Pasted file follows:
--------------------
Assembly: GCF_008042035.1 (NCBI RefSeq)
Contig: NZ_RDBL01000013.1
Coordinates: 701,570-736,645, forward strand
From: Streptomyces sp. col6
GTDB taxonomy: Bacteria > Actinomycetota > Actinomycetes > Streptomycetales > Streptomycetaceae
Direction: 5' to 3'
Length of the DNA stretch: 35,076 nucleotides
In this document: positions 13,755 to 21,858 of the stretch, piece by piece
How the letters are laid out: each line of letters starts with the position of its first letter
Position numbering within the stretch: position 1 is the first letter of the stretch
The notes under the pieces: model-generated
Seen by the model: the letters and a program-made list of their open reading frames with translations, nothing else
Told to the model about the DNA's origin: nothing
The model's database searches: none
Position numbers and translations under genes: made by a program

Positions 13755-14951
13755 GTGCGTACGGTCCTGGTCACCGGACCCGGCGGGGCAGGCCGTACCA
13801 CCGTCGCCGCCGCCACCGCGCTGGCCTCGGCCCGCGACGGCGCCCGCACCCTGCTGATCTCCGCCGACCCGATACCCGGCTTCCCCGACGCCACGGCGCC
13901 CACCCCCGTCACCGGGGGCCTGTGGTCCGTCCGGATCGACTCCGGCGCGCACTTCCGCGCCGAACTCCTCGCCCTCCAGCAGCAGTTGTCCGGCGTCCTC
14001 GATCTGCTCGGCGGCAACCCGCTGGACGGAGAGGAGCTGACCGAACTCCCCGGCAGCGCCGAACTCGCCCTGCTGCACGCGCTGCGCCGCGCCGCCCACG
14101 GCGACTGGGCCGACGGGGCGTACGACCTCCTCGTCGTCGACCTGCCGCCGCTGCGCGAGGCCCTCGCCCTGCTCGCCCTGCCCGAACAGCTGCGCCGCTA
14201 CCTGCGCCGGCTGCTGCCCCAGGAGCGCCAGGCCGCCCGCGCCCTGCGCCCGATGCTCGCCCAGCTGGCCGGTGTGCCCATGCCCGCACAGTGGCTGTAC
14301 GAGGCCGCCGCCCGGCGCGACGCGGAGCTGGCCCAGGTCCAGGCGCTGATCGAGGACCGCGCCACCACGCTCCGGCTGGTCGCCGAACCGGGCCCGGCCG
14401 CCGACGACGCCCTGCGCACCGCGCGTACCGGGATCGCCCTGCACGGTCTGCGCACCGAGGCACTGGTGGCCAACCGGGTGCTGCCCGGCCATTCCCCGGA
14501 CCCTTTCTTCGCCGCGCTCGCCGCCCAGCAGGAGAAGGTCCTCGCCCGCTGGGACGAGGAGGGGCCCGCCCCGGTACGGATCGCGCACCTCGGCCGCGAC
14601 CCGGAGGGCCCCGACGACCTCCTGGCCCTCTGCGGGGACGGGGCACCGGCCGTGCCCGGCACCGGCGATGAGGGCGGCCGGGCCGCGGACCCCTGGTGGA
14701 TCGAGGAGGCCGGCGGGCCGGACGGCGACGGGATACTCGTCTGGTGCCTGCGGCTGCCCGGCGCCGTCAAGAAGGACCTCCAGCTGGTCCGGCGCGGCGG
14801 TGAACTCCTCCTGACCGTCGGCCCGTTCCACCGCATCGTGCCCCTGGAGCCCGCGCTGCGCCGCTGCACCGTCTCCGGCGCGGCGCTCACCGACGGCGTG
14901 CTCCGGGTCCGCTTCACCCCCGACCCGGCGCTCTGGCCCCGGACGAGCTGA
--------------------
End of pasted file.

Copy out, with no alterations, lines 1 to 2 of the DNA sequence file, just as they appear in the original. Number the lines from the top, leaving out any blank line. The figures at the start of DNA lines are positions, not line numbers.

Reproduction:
Assembly: GCF_008042035.1 (NCBI RefSeq)
Contig: NZ_RDBL01000013.1